No one's ever happy about shelling out the money for repairs. But it's required by the state, Gurevich explains. "It will reduce air pollution," he adds.
The Gateway Clean Air Program requires Missouri motorists to pay $24 every other year to have their vehicles tested for pollutants such as nitrogen oxides, which combine with volatile organic compounds and sunlight to form ground-level ozone. The U.S. Environmental Protection Agency says ozone triggers chest pain, coughing and congestion and worsens bronchitis, emphysema, and asthma. According to the American Lung Association of Eastern Missouri, 15 to 20 percent of St. Louis children suffer from asthma, compared to 6 percent nationwide.
While motorists get stuck with bills of up to $1,500, the Missouri Department of Natural Resources (DNR) will not require a proposed cement plant in Ste. Genevieve County, 45 miles south of St. Louis, to install state-of-the-art pollution-control technology to block emissions of nitrogen oxides. The plant, owned by Switzerland-based Holcim Inc., will manufacture 4 million metric tons of cement annually, making it the largest producer in the United States. And although the state's own studies have found that the new facility likely will cause St. Louis to exceed federal ozone standards, the state DNR recently issued a draft of a permit that will allow Holcim to deploy less-effective pollution controls.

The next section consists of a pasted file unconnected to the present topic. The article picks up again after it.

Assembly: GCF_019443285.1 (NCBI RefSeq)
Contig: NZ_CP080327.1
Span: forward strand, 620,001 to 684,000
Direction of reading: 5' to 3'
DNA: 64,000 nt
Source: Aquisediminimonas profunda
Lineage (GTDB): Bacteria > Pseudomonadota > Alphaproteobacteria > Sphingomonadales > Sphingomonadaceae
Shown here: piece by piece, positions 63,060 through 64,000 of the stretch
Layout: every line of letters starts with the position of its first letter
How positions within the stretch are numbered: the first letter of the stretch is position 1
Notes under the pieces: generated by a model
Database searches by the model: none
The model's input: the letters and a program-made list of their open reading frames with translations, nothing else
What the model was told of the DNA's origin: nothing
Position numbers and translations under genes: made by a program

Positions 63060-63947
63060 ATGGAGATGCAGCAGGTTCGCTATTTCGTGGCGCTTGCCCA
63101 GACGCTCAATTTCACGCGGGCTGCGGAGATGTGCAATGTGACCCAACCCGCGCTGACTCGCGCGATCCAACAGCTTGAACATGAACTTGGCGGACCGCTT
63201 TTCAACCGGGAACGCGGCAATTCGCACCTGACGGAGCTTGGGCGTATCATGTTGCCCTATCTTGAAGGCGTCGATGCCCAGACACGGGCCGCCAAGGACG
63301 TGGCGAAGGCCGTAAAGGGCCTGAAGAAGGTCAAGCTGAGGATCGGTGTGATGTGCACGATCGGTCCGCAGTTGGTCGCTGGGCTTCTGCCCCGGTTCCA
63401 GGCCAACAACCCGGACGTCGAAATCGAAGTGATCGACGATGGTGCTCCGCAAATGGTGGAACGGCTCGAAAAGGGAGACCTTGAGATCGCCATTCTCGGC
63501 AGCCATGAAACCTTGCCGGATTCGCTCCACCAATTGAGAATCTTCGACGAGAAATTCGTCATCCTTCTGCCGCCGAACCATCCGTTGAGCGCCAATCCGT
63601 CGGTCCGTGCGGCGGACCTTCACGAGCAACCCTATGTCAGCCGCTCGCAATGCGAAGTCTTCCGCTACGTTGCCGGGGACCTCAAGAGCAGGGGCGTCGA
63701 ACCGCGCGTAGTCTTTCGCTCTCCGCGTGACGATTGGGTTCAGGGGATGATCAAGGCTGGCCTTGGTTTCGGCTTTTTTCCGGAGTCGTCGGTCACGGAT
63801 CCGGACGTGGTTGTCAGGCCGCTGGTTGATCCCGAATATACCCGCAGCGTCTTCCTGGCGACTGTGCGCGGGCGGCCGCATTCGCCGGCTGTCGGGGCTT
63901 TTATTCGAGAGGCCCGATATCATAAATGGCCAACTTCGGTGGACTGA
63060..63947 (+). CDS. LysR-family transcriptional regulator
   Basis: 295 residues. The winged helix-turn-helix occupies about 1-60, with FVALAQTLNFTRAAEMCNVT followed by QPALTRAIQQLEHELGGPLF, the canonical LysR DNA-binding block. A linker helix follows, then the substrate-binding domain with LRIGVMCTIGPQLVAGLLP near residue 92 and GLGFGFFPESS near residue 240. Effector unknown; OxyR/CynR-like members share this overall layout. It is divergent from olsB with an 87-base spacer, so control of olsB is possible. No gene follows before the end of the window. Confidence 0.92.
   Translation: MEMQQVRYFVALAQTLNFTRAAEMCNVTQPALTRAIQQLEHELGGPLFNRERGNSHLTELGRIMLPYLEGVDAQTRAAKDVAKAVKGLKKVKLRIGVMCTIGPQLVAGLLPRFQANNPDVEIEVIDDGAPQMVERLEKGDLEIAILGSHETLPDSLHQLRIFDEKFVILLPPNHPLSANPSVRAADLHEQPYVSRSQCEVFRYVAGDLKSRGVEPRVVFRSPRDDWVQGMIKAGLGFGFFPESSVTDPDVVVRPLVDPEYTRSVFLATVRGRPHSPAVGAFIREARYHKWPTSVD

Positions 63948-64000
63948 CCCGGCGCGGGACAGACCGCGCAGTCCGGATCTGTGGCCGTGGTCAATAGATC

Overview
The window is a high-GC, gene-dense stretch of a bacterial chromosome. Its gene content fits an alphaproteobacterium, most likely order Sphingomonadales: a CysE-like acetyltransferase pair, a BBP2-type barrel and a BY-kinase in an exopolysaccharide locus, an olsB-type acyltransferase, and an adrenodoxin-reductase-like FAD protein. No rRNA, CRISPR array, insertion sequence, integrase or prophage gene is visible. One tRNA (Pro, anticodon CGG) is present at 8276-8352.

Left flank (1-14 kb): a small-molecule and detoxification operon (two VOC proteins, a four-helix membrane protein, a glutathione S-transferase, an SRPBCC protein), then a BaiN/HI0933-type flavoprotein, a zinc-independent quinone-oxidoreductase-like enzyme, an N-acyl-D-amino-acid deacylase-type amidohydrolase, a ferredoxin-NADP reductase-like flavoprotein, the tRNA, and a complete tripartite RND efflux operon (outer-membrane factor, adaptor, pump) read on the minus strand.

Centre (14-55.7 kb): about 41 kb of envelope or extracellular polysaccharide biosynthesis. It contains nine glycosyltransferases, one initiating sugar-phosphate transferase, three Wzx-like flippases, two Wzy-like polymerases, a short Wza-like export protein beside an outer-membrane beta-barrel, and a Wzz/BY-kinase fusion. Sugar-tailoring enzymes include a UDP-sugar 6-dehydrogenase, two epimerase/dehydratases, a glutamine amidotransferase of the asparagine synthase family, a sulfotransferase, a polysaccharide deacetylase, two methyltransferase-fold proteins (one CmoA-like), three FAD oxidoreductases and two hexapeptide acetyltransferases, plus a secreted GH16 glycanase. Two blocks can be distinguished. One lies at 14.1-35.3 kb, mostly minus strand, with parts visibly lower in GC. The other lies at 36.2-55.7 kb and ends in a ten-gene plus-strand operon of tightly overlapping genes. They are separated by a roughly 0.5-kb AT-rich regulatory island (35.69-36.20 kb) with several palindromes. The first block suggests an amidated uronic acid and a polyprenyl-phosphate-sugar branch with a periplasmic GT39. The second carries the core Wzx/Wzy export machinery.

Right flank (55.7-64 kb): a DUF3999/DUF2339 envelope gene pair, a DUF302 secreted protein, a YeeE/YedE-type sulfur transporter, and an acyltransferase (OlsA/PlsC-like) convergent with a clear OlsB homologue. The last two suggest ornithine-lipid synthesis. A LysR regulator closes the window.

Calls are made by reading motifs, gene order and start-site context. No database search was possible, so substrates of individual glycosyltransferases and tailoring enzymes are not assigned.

Besides cement and nitrogen oxides, Holcim will bring jobs, something Missouri is lacking these days. An estimated 430 people will be put to work building the plant, and 200 others will find permanent positions there.
On a crisp morning last October, Holcim spokeswoman Nancy Tully drove a Ford Explorer down a gravel road toward the planned site of the giant cement plant, near the banks of the Mississippi River. Limestone will be stripped from the surrounding bluffs, then ground and fed into a coal-fired kiln that will cook it at 2,500 degrees Fahrenheit. When coal is burned at such high temperatures, Tully explained, nitrogen oxides are formed.
"We are working with the Department of Natural Resources to use the best available control technology to make sure we run the plant in an environmentally friendly manner," Tully said.
But ever since Holcim applied for its air pollution permit in May 2000, it has locked horns with state air-quality officials over the prospect of investing in new technologies to reduce pollution. For nearly three years, in fact, Holcim refused to budge.
"They were not negotiating," says Kyra Moore, construction permit unit chief for the DNR's Air Pollution Control Program.
Meanwhile, since 2000 Holcim executives and the company's political action committee have pumped more than $60,000 into the war chests of Missouri candidates running for state and federal offices. Two-thirds of the contributions went to Democrats, including a March 2001 gift of $20,000 to the state Democratic Party. About $16,000 went to U.S. Representative and erstwhile presidential candidate Dick Gephardt.